How Dangerous Is Zika for Babies? Scientists Try to Figure Out the Answer
Nielsen and her colleagues recently followed 117 women in Rio de Janeiro with confirmed Zika infections during their pregnancies. All these women gave birth to live babies. Four percent of the babies had microcephaly. But nearly 38 percent of them had problems other than microcephaly, either at birth or three months later.
“We had babies that had abnormal MRI exams of their brains, babies with eye abnormalities, babies who failed hearing tests and appeared to have significant hearing loss,” Nielsen says. “And we had babies with fetal growth restriction” — a condition in which the fetus doesn’t grow as it should in the uterus. In some cases, the mom was infected late in pregnancy, during the third trimester, and her baby still had problems. In contrast, with microcephaly, there appears to be little risk when the Zika infection occurs late in pregnancy.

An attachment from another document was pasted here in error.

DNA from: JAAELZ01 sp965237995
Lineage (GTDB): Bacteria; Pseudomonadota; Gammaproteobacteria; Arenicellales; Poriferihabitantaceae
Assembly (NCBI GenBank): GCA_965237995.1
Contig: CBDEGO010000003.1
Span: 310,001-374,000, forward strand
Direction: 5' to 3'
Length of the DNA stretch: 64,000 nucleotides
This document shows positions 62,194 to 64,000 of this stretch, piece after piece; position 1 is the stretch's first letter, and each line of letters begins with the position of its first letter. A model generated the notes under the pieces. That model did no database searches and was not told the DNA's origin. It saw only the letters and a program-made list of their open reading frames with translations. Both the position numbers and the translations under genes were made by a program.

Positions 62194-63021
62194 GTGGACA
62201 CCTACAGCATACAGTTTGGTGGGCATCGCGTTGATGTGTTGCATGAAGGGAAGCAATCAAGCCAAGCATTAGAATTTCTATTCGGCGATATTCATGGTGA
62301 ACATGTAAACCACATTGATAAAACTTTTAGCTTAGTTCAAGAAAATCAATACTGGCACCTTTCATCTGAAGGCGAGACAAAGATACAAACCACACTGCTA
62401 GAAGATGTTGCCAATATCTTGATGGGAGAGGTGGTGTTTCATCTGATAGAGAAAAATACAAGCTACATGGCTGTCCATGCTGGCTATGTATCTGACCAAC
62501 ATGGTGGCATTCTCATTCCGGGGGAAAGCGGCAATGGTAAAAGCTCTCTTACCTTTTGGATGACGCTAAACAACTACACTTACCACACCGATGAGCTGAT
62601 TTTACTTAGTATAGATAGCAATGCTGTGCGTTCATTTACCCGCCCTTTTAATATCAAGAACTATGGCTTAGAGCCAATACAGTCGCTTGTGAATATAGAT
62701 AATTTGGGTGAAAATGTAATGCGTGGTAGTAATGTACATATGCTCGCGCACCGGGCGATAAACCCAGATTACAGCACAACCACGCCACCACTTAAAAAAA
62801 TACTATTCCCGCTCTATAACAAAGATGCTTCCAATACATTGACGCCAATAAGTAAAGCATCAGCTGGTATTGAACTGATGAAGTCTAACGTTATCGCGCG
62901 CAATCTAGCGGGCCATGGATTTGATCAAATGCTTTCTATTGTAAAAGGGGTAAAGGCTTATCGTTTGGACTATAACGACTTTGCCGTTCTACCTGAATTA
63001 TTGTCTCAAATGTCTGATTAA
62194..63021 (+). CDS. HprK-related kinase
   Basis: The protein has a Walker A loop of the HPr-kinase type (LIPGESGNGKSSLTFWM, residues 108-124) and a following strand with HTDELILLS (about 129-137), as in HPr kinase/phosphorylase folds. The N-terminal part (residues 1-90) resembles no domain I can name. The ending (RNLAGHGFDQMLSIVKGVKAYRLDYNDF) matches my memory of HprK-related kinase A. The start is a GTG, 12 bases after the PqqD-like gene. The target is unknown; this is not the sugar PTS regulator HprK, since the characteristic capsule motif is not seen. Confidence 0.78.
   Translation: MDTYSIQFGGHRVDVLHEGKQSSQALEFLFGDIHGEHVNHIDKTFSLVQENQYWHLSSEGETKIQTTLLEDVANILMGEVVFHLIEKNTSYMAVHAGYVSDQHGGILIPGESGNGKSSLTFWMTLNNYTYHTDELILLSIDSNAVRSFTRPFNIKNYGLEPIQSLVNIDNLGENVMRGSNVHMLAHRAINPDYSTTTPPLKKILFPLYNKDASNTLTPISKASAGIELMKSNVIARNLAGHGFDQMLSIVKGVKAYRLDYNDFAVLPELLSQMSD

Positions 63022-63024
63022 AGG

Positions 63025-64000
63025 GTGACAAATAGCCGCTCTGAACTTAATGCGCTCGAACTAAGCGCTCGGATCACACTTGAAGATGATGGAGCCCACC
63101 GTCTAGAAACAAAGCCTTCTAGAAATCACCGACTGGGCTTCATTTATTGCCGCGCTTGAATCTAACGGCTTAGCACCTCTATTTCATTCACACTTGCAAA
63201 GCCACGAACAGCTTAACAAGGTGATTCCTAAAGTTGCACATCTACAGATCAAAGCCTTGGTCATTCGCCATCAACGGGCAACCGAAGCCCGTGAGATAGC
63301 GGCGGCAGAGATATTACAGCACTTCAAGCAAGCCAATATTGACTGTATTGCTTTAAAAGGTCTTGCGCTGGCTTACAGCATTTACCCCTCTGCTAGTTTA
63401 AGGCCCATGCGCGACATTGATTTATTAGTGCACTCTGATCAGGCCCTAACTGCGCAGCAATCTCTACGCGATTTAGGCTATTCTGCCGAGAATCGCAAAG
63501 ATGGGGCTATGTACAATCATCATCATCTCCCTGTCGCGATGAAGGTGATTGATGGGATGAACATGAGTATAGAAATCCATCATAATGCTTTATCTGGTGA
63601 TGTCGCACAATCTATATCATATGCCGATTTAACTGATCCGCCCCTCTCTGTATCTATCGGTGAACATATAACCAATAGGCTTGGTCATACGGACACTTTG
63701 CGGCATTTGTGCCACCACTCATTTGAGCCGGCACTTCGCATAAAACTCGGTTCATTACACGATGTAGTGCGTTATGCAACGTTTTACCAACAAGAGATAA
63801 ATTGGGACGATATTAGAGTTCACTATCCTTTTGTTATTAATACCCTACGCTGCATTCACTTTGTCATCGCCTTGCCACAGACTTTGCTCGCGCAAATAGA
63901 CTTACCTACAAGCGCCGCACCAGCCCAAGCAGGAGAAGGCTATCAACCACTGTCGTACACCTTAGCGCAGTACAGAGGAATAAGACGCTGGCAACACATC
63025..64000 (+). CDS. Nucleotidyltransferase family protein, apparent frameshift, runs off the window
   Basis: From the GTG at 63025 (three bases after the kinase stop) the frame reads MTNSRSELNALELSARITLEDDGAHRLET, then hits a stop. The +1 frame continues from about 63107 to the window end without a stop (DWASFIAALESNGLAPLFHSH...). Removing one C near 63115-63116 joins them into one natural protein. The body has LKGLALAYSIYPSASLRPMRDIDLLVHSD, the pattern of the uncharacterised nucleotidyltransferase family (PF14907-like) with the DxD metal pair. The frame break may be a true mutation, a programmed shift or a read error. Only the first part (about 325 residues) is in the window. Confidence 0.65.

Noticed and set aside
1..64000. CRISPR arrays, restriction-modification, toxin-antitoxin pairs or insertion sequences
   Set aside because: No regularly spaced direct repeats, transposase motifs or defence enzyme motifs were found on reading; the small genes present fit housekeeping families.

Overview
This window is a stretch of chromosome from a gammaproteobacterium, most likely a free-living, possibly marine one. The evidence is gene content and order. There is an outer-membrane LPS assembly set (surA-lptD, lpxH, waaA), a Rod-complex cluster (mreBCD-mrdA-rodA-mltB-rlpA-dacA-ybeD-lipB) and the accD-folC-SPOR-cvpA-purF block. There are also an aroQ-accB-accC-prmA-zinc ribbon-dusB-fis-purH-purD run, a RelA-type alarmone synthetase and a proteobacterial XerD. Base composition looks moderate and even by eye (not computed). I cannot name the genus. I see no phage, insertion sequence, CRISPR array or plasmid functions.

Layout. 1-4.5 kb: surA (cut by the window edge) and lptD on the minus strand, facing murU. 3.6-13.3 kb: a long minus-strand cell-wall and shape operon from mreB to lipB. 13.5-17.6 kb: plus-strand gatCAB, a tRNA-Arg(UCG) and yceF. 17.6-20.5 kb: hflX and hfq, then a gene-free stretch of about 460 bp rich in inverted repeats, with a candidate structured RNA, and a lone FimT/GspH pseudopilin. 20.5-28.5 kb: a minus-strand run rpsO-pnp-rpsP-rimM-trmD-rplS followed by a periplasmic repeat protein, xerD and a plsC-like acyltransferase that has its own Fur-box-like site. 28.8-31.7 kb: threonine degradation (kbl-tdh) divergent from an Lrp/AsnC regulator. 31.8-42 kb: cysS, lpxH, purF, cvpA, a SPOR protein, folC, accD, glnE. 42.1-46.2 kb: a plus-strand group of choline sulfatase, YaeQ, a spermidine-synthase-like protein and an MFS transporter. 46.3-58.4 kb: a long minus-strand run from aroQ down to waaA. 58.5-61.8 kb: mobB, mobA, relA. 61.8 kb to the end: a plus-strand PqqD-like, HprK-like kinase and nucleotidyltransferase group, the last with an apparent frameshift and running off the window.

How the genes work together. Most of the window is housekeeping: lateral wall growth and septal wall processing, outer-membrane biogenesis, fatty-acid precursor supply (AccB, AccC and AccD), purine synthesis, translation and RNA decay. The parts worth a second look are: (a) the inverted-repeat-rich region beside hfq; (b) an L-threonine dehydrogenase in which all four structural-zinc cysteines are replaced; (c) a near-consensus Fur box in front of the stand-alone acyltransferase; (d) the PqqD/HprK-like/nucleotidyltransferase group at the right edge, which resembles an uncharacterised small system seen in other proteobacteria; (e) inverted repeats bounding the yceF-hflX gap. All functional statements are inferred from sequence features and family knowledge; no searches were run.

When Nielsen and her team saw how many babies had problems — more than 40 percent — they didn’t believe the data at first. “We said, ‘Wow that’s really high. That’s absurd,’ ” she says. “But then we looked at the data over and over again and we said, ‘No it’s correct.’ “